Greyswan - Thought-Tormented Minds
Cold Blood Industries
Melancholic Atmospheric Doom
8 songs (47'50")
Release year: 2003
Greyswan, Cold Blood Industries
Reviewed by Alex

It is fun to check up on the young bands I pretend to call “mine”. “Mine”, in a sense, that when nobody knew about them I got a hold of their early demos and reviewed them for this site. Such is Hyperborean, Polterchrist, Where She Wept, and lately Beyond the Flesh. Such is also Greyswan, melodic atmospheric doom band from Italy.

In 2001 Greyswan released a 3-track demo which I have reviewed here. Sad and melancholic, the band delivered three pretty memorable tracks with emotional clean vocals. As I said then, the question was whether the band has the staying power and whether it can deliver a full-length. So, in 2003, the question got an answer. A full-length Thought-Tormented Minds is out on the small Dutch label Cold Blood Industries. The album is really difficult to track down, but I encourage you all, the lovers of melancholic metal, to spend some time doing so.

After an electronic ominous intro the band gets right into the business of how they play metal. Questions has stretchy droning guitars playing not so well defined, amorphous riffs. The whole structure of the music is akin to the shapes sand takes on after being washed up by the sea several times. The drumming is slow and deliberate. The melodies are tormented. The vocals are wailing in pain. Oh, yes, Greyswan did not change much.

The next song is the Greyswan “classic” Sleepless Night. Good choice for including this on the full-length. I simply could not get it out of my mind then, and I sure as hell am mesmerized now. I think the song is now a little heavier and has more production fuzz (more on this later) leaving you to figure out the melodies underneath. I just love how the guitar solo goes all the way to the end seemingly not caring about the vocals, or the rest of the world for this matter. The theme of tragic clean vocals, melancholic and depressive music is what Greyswan is all about. Songs like This Gloomy Sickness and We’ll Never Be will scar you soul, trust me. The beginning of Afraid to Go On, Afraid to Come Back seems almost Pink Floydish if not for all the distortion in the guitar department.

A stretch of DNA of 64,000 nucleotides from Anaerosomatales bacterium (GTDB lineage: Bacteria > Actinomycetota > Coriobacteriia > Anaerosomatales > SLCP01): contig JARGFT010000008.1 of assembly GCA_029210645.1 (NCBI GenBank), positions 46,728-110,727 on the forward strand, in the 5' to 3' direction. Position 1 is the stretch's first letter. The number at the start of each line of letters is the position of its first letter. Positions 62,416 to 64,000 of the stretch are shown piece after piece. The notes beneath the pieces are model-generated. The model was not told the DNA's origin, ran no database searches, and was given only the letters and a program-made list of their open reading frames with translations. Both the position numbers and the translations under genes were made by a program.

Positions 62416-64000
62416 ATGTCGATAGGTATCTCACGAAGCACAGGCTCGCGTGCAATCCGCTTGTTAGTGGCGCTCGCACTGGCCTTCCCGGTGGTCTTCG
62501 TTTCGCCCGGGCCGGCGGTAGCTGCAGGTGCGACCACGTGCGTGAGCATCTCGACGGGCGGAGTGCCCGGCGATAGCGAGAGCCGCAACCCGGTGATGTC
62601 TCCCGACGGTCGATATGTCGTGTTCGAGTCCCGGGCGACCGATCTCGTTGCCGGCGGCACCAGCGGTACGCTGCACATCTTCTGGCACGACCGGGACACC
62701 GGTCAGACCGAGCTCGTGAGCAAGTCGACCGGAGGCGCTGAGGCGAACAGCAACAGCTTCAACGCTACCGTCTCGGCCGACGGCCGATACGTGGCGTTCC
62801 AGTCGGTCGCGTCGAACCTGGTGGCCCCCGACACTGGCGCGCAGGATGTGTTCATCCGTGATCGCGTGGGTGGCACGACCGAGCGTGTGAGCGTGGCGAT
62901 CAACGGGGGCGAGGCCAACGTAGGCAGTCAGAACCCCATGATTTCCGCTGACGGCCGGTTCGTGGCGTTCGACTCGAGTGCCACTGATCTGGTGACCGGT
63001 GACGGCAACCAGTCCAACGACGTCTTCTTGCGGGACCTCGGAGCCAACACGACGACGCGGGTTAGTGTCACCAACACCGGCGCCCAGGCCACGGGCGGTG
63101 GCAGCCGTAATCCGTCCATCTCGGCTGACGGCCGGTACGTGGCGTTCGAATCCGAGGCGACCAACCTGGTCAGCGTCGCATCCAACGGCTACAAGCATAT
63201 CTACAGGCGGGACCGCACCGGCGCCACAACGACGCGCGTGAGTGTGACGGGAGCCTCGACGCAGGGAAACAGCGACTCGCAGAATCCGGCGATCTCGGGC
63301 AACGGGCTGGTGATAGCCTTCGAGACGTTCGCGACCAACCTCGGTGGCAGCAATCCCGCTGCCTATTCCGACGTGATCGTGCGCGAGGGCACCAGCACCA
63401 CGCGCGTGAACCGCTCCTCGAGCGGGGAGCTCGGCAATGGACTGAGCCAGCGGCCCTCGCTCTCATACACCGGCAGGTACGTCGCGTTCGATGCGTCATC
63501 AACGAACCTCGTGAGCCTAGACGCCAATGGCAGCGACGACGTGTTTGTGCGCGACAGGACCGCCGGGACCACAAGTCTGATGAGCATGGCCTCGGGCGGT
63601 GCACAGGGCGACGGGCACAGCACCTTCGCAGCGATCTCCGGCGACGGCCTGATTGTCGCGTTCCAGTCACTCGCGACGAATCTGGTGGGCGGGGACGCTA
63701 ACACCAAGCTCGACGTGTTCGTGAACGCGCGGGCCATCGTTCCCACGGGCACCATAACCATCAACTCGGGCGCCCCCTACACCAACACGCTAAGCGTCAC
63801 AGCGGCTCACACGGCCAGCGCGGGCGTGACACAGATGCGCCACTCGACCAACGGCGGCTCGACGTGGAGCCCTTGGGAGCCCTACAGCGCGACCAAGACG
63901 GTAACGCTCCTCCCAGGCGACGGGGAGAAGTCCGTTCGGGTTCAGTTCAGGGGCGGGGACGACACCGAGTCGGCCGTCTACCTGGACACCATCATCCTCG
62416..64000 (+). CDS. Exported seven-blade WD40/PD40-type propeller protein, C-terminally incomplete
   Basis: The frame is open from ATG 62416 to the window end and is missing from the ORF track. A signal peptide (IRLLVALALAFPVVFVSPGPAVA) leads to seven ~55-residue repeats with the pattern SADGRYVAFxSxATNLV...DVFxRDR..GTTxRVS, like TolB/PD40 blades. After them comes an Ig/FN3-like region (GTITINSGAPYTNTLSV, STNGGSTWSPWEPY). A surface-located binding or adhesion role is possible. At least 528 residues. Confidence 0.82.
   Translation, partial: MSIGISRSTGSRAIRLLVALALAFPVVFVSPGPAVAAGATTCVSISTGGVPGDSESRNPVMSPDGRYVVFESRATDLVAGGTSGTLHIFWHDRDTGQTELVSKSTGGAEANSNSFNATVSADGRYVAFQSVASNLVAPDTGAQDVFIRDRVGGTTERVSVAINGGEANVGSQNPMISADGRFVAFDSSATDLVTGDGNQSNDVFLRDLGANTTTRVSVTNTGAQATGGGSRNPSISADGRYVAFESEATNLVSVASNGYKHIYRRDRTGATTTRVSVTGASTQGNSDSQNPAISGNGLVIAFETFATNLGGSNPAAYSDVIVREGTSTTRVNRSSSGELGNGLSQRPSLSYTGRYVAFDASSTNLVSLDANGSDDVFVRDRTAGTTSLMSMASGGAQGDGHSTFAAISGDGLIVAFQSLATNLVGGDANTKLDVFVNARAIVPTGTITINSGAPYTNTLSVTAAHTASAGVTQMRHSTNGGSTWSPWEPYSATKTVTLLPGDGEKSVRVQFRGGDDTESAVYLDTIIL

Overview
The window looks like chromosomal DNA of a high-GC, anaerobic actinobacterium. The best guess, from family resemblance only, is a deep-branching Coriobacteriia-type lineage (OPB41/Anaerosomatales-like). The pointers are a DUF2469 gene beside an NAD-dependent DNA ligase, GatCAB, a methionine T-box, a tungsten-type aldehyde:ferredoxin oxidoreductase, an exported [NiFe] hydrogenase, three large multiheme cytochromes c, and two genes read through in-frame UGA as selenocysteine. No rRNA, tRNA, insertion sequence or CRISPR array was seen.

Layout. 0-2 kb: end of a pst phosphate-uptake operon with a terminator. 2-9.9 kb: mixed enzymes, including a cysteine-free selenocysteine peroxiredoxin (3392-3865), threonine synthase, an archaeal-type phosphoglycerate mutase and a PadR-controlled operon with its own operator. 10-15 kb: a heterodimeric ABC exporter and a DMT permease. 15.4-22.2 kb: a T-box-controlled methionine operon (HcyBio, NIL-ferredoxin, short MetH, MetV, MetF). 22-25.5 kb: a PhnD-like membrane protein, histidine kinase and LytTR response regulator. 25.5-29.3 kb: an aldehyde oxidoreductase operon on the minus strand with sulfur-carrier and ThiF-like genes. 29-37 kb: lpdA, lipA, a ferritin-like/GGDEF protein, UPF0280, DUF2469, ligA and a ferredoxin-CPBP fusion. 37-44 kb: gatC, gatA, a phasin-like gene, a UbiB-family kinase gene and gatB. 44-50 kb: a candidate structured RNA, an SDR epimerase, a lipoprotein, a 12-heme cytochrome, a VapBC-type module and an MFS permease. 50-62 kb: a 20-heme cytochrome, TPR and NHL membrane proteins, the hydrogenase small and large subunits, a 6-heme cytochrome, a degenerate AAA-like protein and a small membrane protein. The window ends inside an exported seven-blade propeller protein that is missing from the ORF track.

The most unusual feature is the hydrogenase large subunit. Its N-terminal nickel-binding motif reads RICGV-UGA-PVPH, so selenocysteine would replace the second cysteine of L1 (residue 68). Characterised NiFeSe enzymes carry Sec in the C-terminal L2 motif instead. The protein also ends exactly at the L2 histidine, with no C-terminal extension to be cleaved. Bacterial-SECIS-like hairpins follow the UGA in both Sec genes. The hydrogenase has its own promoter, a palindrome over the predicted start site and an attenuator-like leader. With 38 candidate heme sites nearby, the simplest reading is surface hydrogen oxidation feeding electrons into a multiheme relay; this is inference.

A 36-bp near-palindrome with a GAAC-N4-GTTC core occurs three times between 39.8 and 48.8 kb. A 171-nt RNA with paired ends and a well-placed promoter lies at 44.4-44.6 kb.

Greyswan try a few new things. Lost Smiles is not as heartbreaking, but more quiet and introspective, and piano touches on We’ll Never Be are pure genius. Some solos are more defined than others, like alarms blaring for help to come and save our wretched souls (We’ll Never Be), some are pure funeral mourning (Afraid to Go On, Afraid to Come Back). This Gloomy Sickness has nice intertwining between guitar and bass.

Oscar’s vocals are clean throughout, just like Greyswan professed they would always do. While not a standout vocalist, this guy can wail projecting some extreme melancholy feelings. I am no singer, but if I could sing and I was in distress, this is exactly how I would love to do it. Compliment enough?

Rhythm section is beefed up from the demo, a minor complaint then. Still, when I first heard the album I thought that the drumming was too mechanical. Later on, with multiple listens I figured out how it works for Greyswan. Drumbeats here, while obviously not fast, and neither they have to be in doom, go like heartbeats, with metronomic precision. Production is still very fuzzy, and I almost think it is by design, to draw very ephemeral vaguely defined picture which lets listener to figure out a lot of undercurrent melodies on his/her own.

The most important observation I want to make here – just like I did on the demo review – Greyswan music comes from the heart, it is brutally honest. In the last couple of years two doom band impressed me like this, Mourning Beloveth (Ireland) and Greyswan. While the former masters itself after My Dying Bride, the latter is undoubtedly influenced by Anathema. Yet, with Anathema of late Greyswan out-depresses their original inspiration.

Some people find melodic doom metal a la Greyswan boringly repetitive. Yes, these Italians are slow and they repeat songs’ parts. For others, music like this puts them on the brink of complete depression, and desire to just off themselves, in the band’s words “to dry your veins”. Greyswan intention is actually different, they want to show a way out, in the band’s words “to pacify your heart”. I find myself feeling something in the middle, dejected by the sad melodies yet hoping for release.

Killing Songs :
Sleepless Night, We'll Never Be, Afraid to Go On Afraid to Come Back
Alex quoted 85 / 100
Other albums by Greyswan that we have reviewed:
Greyswan - Promo 2001 reviewed by Alex and quoted no quote
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